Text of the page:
mtn voicesThat’s the news. Our common breeding swallows have always been purple martins, barn swallows, and northern rough-winged swallows. To a lesser extent, tree swallows also breed here, where there are suitable tree cavities or boxes. Cliff swallows are another matter. 


Two years ago, Rick Pyeritz — the physician at UNC-A, whose first practice was in Bryson City — and I were leading an annual spring bird identification outing that we initiated 29 years ago this May. As usual, we started out the morning in Bryson City. We were observing the purple martins, barn, tree and rough-winged swallows over the Tuckaseigee River (between the two downtown bridges) when someone in the group remarked that the nests attached to the sides of the vertical supporting structures under the Everett Street Bridge were “funny looking.” 

Tony Scardaci, an excellent birder who lives in Haywood County, was lugging a spotting scope. Sure enough, closer examination quickly revealed the characteristic jug-like nests of cliff swallows. At that point, we began to pick out the cliff swallows flying with the other swallows over the river. They displayed their characteristic snow-white foreheads, burnt-orange facial patterns, dark throats, and pale rumps. The white foreheads are especially prominent when the birds are sitting just inside their nests looking out.

I later counted 20 nesting jugs on the Everett Street Bridge (10 on each side) and about 20 on the upstream side of the Slope Street Bridge. There were none on the lower side of that bridge because of a pipe that blocked access. Some of the nests were isolated units, but many were clustered together in colonial units comprised of five or more jugs fused in a honeycombed pattern. Beautifully crafted, they are the work of skilled avian potters. This year’s cliff swallows are just getting started but will have completed some impressive nest building within a week to ten days. “The Birds of America Online” (an Internet subscription site sponsored by the Cornell Lab of Ornithology and the American Ornithologists’ Union) describes the nest sites as follows:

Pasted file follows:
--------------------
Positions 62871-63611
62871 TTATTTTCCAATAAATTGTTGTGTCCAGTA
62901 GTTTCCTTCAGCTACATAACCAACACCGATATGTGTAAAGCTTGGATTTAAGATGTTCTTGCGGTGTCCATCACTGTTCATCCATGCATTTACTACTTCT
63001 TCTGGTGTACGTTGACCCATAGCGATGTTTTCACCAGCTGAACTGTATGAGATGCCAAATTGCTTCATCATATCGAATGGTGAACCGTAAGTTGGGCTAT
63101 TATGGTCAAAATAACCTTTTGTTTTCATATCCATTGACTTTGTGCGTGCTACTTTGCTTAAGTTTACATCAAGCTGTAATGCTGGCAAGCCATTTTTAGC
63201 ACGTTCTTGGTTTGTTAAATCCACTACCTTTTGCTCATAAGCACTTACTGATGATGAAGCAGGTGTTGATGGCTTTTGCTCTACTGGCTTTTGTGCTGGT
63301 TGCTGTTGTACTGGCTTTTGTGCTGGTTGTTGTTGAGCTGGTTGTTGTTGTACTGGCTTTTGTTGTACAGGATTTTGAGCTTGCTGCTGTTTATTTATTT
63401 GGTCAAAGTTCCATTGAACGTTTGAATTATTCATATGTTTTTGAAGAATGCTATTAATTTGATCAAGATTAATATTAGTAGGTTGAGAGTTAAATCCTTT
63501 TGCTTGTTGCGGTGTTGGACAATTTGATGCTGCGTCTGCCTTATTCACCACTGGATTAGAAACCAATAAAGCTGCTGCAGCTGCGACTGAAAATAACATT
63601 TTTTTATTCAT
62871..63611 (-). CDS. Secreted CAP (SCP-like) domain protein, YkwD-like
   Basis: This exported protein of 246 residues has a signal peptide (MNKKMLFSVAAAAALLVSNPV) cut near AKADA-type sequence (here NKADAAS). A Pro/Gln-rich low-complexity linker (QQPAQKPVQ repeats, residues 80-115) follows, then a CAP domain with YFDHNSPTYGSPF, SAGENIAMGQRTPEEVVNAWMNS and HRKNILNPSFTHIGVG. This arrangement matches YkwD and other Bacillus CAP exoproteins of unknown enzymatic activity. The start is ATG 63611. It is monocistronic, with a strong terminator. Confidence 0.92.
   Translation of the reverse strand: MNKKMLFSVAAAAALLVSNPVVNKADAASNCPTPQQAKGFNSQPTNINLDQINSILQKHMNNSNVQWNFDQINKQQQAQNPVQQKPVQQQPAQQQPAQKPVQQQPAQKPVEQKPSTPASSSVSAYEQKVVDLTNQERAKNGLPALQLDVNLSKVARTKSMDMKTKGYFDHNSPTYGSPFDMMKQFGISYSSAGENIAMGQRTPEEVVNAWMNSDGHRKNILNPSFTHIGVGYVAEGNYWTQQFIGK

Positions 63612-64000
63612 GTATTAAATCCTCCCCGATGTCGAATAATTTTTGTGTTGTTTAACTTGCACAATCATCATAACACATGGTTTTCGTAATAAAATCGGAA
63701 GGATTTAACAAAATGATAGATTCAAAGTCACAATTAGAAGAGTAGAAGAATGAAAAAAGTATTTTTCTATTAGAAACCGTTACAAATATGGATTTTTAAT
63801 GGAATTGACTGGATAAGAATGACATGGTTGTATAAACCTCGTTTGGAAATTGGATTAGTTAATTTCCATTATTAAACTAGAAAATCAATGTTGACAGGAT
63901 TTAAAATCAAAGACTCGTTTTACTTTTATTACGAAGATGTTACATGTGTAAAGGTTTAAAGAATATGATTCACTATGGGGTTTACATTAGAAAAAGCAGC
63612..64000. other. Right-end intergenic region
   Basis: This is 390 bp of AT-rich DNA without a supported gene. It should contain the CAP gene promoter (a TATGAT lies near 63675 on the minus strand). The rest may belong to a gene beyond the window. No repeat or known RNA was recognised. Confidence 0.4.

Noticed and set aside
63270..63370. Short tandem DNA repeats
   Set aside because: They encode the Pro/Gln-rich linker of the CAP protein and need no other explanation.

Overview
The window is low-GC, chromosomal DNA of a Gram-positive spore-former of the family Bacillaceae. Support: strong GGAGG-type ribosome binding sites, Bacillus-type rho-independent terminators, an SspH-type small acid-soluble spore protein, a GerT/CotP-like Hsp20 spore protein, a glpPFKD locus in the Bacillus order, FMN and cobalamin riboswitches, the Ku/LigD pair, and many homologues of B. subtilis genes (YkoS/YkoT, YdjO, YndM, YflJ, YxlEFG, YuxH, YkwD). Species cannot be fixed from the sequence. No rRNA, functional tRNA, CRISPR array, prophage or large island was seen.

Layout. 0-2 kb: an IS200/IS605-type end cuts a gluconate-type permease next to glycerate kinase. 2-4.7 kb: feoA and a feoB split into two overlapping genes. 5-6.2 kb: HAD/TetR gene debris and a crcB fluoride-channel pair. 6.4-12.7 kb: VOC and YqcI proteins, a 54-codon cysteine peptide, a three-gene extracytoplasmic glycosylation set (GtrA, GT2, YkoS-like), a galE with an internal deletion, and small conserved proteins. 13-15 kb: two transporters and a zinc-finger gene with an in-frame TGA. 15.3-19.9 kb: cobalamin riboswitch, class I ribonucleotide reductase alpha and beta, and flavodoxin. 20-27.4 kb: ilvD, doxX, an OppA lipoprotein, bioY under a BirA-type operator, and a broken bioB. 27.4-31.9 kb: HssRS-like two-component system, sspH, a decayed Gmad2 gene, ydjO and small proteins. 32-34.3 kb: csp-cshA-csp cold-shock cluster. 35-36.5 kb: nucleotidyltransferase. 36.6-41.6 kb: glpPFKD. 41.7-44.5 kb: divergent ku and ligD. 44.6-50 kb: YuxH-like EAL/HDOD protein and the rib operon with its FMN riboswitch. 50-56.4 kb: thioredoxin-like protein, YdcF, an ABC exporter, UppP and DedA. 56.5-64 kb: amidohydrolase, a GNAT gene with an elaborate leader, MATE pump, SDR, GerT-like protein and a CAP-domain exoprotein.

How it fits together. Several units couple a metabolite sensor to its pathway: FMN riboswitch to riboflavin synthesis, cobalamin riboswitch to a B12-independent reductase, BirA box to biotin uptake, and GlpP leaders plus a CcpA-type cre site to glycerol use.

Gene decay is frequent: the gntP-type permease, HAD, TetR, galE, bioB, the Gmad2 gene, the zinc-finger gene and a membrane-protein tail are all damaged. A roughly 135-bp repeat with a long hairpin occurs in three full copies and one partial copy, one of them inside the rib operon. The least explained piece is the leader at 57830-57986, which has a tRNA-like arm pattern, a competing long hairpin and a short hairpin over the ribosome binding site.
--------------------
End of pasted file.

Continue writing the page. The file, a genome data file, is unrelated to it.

“The Cliff Swallow is one of the most social land birds of North America. These birds typically nest in large colonies, and a single site may contain up to 3,500 active nests ... New colonies continue to appear each year in areas where Cliff Swallows were previously unrecorded as breeders. Both sexes build the nest, although the male may initiate construction before he attracts a mate. Birds gather mud in their bills along the bank of a stream, lake, or temporary puddle (e.g., ruts in road) … Birds bring a mud pellet back to a colony and mold it into the nest with a shaking motion of bill. A newly built nest begins as a narrow mud ledge affixed to wall … Birds add to the ledge until it is a crescent shape projecting outward … then extend lateral and ventral walls upward to form a broad half-cup … A roof is added by doming over the sides, creating an entrance tunnel pointing downward … Birds gather mud in large synchronized groups [but will] steal wet mud from unattended neighboring nests. Nests retain heat and are warmer than outside temperatures at night and in early morning. They offer greatest advantage in preventing radiative heat loss at night.”  

Swallows are the ballet dancers of the bird world. They bring flying to another level. We never tire of watching the patterns — intricate, endless, ever changing, and yet somehow the same — they etch against the sky. Accordingly, it’s exciting news for area birders that cliff swallows, a species relatively new to Western North Carolina, are now breeding here in appreciable numbers and can be readily observed both flying and crafting their unique nests.   

George Ellison wrote the biographical introductions for the reissues of two Appalachian classics: Horace Kephart’s Our Southern Highlanders and James Mooney’s History, Myths, and Sacred Formulas of the Cherokees. In June 2005, a selection of his Back Then columns was published by The History Press in Charleston as Mountain Passages: Natural and Cultural History of Western North Carolina and the Great Smoky Mountains. Readers can contact him at P.O. Box 1262, Bryson City, N.C., 28713, or at This email address is being protected from spambots. You need JavaScript enabled to view it..      

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